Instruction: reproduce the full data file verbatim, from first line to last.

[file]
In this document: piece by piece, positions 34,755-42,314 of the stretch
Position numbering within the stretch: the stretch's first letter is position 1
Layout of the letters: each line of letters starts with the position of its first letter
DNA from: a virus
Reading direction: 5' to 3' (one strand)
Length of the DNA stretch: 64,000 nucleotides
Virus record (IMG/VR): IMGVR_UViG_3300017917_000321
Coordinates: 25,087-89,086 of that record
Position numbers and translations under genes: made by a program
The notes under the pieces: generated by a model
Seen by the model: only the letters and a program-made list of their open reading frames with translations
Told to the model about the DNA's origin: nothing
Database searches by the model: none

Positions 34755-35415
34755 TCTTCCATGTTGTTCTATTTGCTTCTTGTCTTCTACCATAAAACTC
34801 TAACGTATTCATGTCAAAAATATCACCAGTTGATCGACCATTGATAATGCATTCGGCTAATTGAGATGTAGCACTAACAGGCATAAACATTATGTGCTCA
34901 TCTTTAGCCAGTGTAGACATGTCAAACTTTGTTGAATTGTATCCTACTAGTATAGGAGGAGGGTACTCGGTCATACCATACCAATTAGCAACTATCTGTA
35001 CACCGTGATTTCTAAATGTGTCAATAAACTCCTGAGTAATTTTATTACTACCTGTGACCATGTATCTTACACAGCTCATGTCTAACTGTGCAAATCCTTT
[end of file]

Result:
In this document: piece by piece, positions 34,755-42,314 of the stretch
Position numbering within the stretch: the stretch's first letter is position 1
Layout of the letters: each line of letters starts with the position of its first letter
DNA from: a virus
Reading direction: 5' to 3' (one strand)
Length of the DNA stretch: 64,000 nucleotides
Virus record (IMG/VR): IMGVR_UViG_3300017917_000321
Coordinates: 25,087-89,086 of that record
Position numbers and translations under genes: made by a program
The notes under the pieces: generated by a model
Seen by the model: only the letters and a program-made list of their open reading frames with translations
Told to the model about the DNA's origin: nothing
Database searches by the model: none

Positions 34755-35415
34755 TCTTCCATGTTGTTCTATTTGCTTCTTGTCTTCTACCATAAAACTC
34801 TAACGTATTCATGTCAAAAATATCACCAGTTGATCGACCATTGATAATGCATTCGGCTAATTGAGATGTAGCACTAACAGGCATAAACATTATGTGCTCA
34901 TCTTTAGCCAGTGTAGACATGTCAAACTTTGTTGAATTGTATCCTACTAGTATAGGAGGAGGGTACTCGGTCATACCATACCAATTAGCAACTATCTGTA
35001 CACCGTGATTTCTAAATGTGTCAATAAACTCCTGAGTAATTTTATTACTACCTGTGACCATGTATCTTACACAGCTCATGTCTAACTGTGCAAATCCTTT